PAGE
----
4. Publicker next argues that the court unduly restricted the testimony of its "principal witness," one Abraham Schecter, who, Publicker claims, had really brought Standard Brands and Publicker together. Schecter, as the last witness, was scheduled to arrive and to testify at four o'clock on a Thursday afternoon. When he did not arrive, the court, instead of treating the evidence as closed, put the case over until Friday morning, suggesting that counsel "cut" the evidence "to the bone" and have Schecter testify for no more than half an hour. Publicker's counsel said, "We intend to make it brief, your Honor." This is nothing more than routine trial handling, and is fully within the court's discretion to control the presentation of evidence. See United States ex rel. Nelson v. Follette, 430 F.2d 1055, 1059 (2d Cir. 1979), cert. denied, 401 U.S. 917, 91 S. Ct. 899, 27 L. Ed. 2d 818 (1971). Moreover, Schechter's testimony covered all points counsel wanted to make. The court did not cut the testimony short. No suggestion was made post-trial either to the district court or to us as to what Schechter might have testified to had he had more time. Indeed, there was no objection taken to any of the court's actions with reference to the witness Schechter, and counsel for Bankers Trust did not even find it necessary to cross-examine this witness. In short, Publicker's argument is at best shallow, at worst a sham.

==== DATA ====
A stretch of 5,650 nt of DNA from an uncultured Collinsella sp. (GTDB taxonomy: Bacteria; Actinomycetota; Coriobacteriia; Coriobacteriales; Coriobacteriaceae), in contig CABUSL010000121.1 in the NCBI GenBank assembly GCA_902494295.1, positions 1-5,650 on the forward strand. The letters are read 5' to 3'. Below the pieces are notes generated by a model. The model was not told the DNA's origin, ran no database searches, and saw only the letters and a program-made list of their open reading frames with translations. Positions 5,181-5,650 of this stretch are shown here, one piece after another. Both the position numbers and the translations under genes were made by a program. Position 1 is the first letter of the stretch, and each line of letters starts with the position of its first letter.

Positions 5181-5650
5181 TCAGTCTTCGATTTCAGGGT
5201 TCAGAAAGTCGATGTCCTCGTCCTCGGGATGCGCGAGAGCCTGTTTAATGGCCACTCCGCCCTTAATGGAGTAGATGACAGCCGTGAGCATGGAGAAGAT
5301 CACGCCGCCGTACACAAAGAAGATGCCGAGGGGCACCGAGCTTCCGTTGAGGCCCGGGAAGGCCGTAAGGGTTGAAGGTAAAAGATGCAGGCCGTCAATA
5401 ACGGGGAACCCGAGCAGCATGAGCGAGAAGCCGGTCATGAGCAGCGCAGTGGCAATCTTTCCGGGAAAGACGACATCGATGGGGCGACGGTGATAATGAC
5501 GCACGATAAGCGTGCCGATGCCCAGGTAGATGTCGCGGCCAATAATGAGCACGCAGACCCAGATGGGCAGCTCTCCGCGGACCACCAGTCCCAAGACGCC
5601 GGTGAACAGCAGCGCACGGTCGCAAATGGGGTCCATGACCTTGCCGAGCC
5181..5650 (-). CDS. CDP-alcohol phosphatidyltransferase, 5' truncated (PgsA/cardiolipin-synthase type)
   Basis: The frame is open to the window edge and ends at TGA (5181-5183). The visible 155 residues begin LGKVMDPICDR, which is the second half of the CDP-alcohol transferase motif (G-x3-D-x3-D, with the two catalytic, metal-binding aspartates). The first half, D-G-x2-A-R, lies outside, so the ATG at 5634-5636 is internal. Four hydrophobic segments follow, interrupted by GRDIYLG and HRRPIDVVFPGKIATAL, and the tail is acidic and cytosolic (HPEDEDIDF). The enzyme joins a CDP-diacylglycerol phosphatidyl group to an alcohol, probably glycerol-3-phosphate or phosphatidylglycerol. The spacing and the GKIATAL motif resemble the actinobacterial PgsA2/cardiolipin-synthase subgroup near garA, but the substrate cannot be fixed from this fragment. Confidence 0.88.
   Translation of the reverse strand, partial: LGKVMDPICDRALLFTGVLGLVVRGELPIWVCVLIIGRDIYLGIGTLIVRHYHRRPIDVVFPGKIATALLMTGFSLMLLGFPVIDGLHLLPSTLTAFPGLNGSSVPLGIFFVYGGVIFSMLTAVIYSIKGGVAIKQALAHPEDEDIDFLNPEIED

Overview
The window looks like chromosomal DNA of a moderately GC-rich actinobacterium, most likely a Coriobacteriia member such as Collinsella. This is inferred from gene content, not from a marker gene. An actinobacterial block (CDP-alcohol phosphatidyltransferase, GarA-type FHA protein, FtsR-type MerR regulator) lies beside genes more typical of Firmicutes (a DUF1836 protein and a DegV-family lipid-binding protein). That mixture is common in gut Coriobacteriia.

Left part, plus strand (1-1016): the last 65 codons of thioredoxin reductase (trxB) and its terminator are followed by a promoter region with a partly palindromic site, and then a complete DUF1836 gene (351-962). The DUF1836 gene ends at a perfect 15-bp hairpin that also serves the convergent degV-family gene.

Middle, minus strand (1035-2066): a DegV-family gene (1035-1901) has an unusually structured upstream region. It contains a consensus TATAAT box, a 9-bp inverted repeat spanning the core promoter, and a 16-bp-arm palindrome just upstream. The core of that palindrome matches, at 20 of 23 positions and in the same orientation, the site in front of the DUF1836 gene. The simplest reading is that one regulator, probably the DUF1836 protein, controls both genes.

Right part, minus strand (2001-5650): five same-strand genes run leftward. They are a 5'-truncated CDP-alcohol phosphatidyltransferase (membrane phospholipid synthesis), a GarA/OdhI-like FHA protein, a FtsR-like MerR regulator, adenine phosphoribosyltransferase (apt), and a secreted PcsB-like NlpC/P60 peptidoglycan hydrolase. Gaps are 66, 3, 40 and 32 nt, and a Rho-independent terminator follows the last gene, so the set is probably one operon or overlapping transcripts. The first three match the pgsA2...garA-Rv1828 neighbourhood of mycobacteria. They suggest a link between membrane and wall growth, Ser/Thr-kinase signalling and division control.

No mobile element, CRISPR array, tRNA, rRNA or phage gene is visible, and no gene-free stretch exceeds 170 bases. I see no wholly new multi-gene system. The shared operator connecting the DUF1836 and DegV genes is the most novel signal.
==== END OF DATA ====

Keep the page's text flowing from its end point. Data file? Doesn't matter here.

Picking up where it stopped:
5. Publicker claims that Bankers Trust's summation was improper in that the word "you" was used ten times in six sentences,*fn6 making a personal appeal to the jury. Publicker cites Klotz v. Sears, Roebuck & Co., 267 F.2d 53 (7th Cir.), cert. denied, 361 U.S. 877, 80 S. Ct. 141, 4 L. Ed. 2d 114 (1959), which involved a plaintiff's attorney asking the jurors to award the amount of money that they would want had they lost one of their eyes. Those statements were in effect pleas to the sympathy of the jury and, as such, were prejudicial. Id. at 54-55. The statements here, in contrast, were an appeal to the jurors' common sense and were perfectly proper. Nor, again, was objection made at trial.

6. Publicker claims that the district court's charge concerning Bankers Trust's contractual obligations under the finder's fee agreement was erroneous, because the court "charged the jury that it was not necessary for Bankers Trust to bring the parties together." The portion of the charge quoted in Publicker's brief and relied upon to make this argument is set out in the margin.*fn7 However, Publicker's quote is selective, omitting a key phrase within the section quoted as well as the two paragraphs preceding and the two paragraphs following that section.*fn8 When the charge is viewed in its proper context it is quite clear that it was correct under New York law on finder's fees. See Minichiello v. Royal Business Funds Corp., 18 N.Y.2d 521, 527, 223 N.E.2d 793, 796, 277 N.Y.S.2d 268, 272 (1966) ("It is possible for a finder to accomplish his service by making only two phone calls and, if the parties later conclude a deal, he is entitled to his commission."), cert. denied, 389 U.S. 820, 88 S. Ct. 41, 19 L. Ed. 2d 72 (1967).